Casa Hara is a minimal home located in Munguía, Spain, designed by VERNE arquitectura. The architectural blueprint of the Casa Hara is a composition of two bold concrete planes. Their cantilevered design allows them to exist in harmony with the landscape’s incline. The lower plane accommodates functional areas such as the entrance, garage, gym, and additional rooms. Conversely, the top plane, which doubles as the home’s roof, shelters the primary living spaces including the bedrooms, kitchen, and the combined living-dining area. The northern facade introduces a fortified aesthetic to address the adjacent street and entrance.

Concrete partitions at the edge of this facade ensure that the home’s internal living spaces remain discreet, and also yield a generous terrace on the first floor. In stark contrast, the southern facade exudes intimacy. Here, the concrete roofing graciously extends into a cantilever over the garden, boasting expansive windows that dissolve boundaries between the home’s interiors and its verdant exterior. This particular design strategy not only prioritizes views of the garden and pool but also creates a seamless porch space. Internally, a strategic layout ensures that both facades are cohesively linked.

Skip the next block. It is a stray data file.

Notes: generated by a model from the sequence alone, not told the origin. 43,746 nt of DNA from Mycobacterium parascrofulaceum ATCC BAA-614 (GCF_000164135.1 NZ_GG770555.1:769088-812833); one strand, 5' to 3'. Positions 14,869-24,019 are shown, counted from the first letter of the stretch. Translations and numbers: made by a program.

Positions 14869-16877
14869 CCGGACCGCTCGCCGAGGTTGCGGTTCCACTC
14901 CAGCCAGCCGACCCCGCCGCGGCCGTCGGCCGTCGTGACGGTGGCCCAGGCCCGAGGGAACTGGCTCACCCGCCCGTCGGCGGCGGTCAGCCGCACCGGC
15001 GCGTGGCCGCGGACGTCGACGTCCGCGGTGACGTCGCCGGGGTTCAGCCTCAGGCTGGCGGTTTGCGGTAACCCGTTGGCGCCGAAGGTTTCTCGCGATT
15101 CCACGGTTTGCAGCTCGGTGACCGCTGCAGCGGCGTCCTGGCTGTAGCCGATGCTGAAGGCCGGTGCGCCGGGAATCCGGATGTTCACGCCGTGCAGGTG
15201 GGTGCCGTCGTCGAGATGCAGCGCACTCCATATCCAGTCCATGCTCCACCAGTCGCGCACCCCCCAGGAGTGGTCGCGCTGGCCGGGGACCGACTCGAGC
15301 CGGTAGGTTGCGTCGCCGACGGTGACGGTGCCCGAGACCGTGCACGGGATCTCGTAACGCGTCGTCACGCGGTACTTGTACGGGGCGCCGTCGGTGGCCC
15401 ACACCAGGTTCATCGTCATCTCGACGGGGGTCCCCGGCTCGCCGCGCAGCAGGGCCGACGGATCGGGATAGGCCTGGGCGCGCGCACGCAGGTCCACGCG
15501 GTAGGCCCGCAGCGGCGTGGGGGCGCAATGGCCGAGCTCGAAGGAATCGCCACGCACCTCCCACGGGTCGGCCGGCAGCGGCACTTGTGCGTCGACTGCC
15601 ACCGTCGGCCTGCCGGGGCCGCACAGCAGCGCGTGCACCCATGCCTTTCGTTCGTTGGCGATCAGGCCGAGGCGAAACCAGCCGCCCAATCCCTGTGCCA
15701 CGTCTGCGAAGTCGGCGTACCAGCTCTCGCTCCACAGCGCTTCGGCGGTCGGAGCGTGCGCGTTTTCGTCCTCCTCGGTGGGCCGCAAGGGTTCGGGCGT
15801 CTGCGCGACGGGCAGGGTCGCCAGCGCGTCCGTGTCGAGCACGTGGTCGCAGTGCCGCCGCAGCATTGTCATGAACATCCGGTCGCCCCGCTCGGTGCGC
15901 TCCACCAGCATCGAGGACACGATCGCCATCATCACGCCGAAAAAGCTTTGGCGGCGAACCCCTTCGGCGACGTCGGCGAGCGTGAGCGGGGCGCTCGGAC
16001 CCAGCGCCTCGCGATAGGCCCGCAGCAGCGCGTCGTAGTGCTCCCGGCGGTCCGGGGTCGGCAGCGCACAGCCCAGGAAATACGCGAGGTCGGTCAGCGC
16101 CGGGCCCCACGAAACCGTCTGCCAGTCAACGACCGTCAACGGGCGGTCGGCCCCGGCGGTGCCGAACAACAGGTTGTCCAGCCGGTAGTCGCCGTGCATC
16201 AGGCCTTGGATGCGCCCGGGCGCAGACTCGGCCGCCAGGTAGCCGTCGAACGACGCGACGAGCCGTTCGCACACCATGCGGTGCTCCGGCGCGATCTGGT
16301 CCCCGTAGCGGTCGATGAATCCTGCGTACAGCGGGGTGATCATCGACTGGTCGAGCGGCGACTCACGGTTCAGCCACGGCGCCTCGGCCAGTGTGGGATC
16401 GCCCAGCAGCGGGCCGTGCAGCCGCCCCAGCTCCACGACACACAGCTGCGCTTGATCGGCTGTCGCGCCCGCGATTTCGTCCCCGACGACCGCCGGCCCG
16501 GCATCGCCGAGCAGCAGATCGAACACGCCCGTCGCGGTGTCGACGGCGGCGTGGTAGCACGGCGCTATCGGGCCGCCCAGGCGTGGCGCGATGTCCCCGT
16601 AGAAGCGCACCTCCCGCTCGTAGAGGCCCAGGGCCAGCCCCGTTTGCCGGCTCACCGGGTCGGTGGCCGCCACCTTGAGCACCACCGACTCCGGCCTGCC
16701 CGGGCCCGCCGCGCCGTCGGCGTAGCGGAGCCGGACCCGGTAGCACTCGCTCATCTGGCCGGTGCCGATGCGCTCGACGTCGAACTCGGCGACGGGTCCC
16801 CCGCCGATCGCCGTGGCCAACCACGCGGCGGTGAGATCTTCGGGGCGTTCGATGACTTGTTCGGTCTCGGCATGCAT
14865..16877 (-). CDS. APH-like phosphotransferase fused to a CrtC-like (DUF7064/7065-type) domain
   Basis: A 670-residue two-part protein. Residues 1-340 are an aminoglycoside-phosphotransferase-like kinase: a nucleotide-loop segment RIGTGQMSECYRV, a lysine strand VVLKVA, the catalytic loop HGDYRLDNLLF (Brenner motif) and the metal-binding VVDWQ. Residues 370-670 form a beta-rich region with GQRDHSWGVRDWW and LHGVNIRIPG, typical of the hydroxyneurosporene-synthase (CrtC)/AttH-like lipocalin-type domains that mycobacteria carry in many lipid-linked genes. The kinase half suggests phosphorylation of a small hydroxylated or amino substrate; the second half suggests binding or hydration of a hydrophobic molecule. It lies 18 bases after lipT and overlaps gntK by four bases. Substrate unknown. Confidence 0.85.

Central to the home is the kitchen and living-dining expanse, oriented along the north-south axis. A notable feature here is a vast wooden sliding door in the kitchen, bridging the northern terrace and southern porch both visually and functionally. The eastern segment of the house hosts the master bedroom, designed with a dual-aspect view. Conversely, the west wing is reserved for additional bedrooms, each complete with an ensuite. A conscious selection of materials elevates the Casa Hara, ensuring it resonates with its surroundings.

Predominantly, the use of concrete is smartly juxtaposed with wooden textures, evident in the finishes on the cantilevers and the facade cladding. This design decision harmonizes the concrete with wooden elements found throughout the home, such as the north-facing garage door and the south facade’s chestnut wood slats. In other areas, white lime mortar finishes are employed, ensuring these portions recede visually. Inside, the home champions natural elements. Beige clay plaster and oak wood dominate, while grayish limestone envelopes the central fireplace, demarcating living spaces.

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